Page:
Are the Eagle’s NFC East Rivals Becoming The AFC East?
The 2013 NFC East Division winners, the Philadelphia Eagles, have made it to the doorstep of the 2014 NFL season with a few bumps and bruises, but relatively intact and certainly with an expectation to do well this season. And with the likes of quarterback Nick Foles, running back LeSean McCoy, wide receivers Jeremy Maclin and Riley Cooper, and tight ends Brent Celek and Zach Ertz, the offense is going to challenge many of the NFL defenses in the league this year.
With improvements that appear to be taking shape on defense, the Eagles could be successful. But does the Eagles success depend, in part, on the overall success of the NFC East or not? In short, is it better to be a good team in a good division, than to be a good team in a bad division?
Well, a perfect example of the latter lies in our AFC counterparts, the AFC East. In the AFC East, the last year that division sent two teams to the playoffs was 2010, when the New York Jets, with quarterback Mark Sanchez, earned a playoff berth with an 11-5 season. Since then, for the past three years, no AFC East team besides the Patriots has finished better than .500.
This year, the NFC East division is touted as being wide open by main stream media whose interest is more about selling a story than objective assessment. If by wide open, they mean there are serious questions among the other three teams than that is an objective view. The difficulty in the early season projections is that after the first game, injuries and performances begin to cloud a team’s chances. Do players step up? Do players gain expertise and confidence throughout the season? In the case of last year’s Eagles, the team started out poorly on defense but became adequate as the season rolled on.
But each of the Eagles NFC East rivals have multiple issues to face this year which complicates their chances this year. Let’s discuss these question marks?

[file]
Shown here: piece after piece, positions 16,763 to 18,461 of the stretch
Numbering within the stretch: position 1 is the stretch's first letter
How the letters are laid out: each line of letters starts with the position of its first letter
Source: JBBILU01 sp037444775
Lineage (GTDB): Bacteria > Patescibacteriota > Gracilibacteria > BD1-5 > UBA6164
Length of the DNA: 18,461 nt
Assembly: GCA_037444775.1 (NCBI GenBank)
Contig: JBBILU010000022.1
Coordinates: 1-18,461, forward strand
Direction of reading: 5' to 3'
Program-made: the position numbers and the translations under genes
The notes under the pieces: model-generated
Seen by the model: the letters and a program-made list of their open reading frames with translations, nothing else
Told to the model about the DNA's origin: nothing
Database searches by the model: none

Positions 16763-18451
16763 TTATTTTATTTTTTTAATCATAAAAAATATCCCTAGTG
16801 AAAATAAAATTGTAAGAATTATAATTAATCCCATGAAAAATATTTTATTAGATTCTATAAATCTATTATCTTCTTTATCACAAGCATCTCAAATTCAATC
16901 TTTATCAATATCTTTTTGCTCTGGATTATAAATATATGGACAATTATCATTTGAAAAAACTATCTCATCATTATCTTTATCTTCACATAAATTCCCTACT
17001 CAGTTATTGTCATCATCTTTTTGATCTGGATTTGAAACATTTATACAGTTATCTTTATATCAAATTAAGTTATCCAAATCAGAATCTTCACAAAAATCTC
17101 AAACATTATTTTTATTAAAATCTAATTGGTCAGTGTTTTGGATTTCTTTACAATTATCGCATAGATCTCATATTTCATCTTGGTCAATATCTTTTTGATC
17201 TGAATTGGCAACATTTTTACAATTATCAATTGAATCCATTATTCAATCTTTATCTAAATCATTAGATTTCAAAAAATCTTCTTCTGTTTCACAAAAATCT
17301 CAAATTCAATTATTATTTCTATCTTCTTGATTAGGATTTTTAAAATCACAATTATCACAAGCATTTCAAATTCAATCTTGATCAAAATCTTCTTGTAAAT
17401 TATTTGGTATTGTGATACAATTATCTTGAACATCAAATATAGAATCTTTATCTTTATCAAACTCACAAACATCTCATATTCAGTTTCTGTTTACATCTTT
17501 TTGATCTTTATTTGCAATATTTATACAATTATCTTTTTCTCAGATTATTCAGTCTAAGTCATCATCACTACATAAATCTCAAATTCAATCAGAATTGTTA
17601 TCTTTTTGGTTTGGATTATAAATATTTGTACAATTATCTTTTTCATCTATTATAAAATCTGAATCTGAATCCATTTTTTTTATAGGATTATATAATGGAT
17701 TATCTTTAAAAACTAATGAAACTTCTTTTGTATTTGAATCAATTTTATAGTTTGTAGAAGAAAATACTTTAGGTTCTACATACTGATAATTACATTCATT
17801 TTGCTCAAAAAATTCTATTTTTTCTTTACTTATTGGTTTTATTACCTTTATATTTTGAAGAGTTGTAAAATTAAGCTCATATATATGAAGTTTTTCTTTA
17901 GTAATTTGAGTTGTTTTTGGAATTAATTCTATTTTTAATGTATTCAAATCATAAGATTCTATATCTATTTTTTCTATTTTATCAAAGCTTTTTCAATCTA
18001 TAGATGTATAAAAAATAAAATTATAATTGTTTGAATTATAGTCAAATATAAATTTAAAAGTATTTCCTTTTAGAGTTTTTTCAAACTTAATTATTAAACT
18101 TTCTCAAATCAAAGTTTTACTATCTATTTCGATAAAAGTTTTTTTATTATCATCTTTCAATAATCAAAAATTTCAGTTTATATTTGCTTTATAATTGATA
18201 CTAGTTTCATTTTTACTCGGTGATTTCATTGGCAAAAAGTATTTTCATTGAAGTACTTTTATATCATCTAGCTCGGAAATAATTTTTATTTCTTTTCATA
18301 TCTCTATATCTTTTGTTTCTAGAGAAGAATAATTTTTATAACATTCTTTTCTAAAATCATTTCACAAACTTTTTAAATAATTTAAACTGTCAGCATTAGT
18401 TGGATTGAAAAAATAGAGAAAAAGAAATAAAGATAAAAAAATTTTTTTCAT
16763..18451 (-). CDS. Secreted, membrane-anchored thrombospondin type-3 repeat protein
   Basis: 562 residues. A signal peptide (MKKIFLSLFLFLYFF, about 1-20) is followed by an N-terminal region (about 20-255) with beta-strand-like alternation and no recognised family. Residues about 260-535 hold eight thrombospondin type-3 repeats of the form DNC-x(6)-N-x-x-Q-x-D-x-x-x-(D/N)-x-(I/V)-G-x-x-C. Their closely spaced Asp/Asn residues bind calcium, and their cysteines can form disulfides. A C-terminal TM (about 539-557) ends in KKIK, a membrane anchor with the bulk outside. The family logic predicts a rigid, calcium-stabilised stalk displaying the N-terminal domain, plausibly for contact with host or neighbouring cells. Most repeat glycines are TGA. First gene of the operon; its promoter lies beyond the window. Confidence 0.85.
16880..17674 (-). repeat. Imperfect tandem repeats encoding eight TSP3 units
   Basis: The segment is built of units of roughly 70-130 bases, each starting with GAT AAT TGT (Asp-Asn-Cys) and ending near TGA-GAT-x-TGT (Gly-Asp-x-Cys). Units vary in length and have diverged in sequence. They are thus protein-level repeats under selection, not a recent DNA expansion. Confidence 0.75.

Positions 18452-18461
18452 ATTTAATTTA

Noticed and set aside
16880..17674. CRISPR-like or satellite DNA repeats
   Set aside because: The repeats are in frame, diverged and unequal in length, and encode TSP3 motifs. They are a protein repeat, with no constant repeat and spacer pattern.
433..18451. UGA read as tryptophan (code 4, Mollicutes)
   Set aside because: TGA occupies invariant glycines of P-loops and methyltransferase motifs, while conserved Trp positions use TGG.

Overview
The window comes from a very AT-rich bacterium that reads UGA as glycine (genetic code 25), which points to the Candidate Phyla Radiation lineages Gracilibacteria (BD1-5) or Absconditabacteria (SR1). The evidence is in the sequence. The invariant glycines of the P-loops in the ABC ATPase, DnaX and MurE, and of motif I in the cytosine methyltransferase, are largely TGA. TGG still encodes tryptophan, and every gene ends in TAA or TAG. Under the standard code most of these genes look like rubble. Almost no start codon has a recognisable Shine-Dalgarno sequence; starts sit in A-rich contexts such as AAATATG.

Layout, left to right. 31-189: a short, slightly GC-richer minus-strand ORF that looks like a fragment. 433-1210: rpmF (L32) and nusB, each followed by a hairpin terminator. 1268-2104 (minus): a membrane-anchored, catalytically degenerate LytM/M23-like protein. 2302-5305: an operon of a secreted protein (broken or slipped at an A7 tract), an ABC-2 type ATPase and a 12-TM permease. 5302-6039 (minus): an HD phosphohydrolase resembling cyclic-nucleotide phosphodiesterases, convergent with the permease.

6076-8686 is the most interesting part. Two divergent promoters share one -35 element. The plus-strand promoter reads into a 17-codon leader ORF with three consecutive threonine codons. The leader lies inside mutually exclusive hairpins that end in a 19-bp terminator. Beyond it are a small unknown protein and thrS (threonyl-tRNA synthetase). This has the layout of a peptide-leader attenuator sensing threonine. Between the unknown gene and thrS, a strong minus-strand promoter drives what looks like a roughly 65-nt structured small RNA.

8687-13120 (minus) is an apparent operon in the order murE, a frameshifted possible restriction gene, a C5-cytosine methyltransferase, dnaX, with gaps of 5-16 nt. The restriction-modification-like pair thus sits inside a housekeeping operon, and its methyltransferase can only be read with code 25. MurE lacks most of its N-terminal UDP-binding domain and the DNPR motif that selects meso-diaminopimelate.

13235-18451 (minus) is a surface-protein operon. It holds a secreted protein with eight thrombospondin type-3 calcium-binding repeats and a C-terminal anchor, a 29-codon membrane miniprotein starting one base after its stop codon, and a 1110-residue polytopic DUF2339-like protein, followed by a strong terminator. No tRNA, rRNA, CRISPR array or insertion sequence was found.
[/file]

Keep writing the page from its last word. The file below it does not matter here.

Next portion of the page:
Washington Redskins – In the aftermath of Mike Shanahan. the Washington Redskins are in a rebuilding year, sans the first round draft pick that was added to the draft of the St. Louis Rams via the Robert Griffin III draft pick. While they have some quality skill players: wide receiver Pierre Garcon, running back Alfred Morris, and tight end Jordan Reed and left tackle Trent Williams. So where is the question mark? Can Robert Griffin III run a version of the NFL offense of Jay Gruden? In preseason, the results were disappointing. In addition, the Redskins added sometimes disgruntled wide receiver DeSean Jackson. In this offense, with a rookie coaching staff, assembling a cast where everyone is happy with the ball distribution will take something close to a miracle.
In the absence of London Fletcher, the Redskins sought veteran help on the defensive line with ninth year veteran Jason Hatcher and in the defensive backfield with thirteenth year veteran safety Ryan Clark. From a year ago defense that gave up fewer points to only one NFL team, they have a ways to go.
Dallas Cowboys - While many look past this being a contract year for head coach Jason Garrett, the amount of activity in reassigning offensive play calling and defensive coordinators suggest that Garrett’s position at the top is not entirely safe. On the offense, there are reasons to have some confidence, as the offensive line continued to be a focus in the NFL draft, and wide receiver Dez Bryant and tight end Jason Witten provide some good targets for Tony Romo. But the question remains whether Romo, who is coming back from back surgery, can withstand the wear and tear for a full season. If not, the team is entrusted to quarterback Brandon Weeden. That could prove to be disastrous.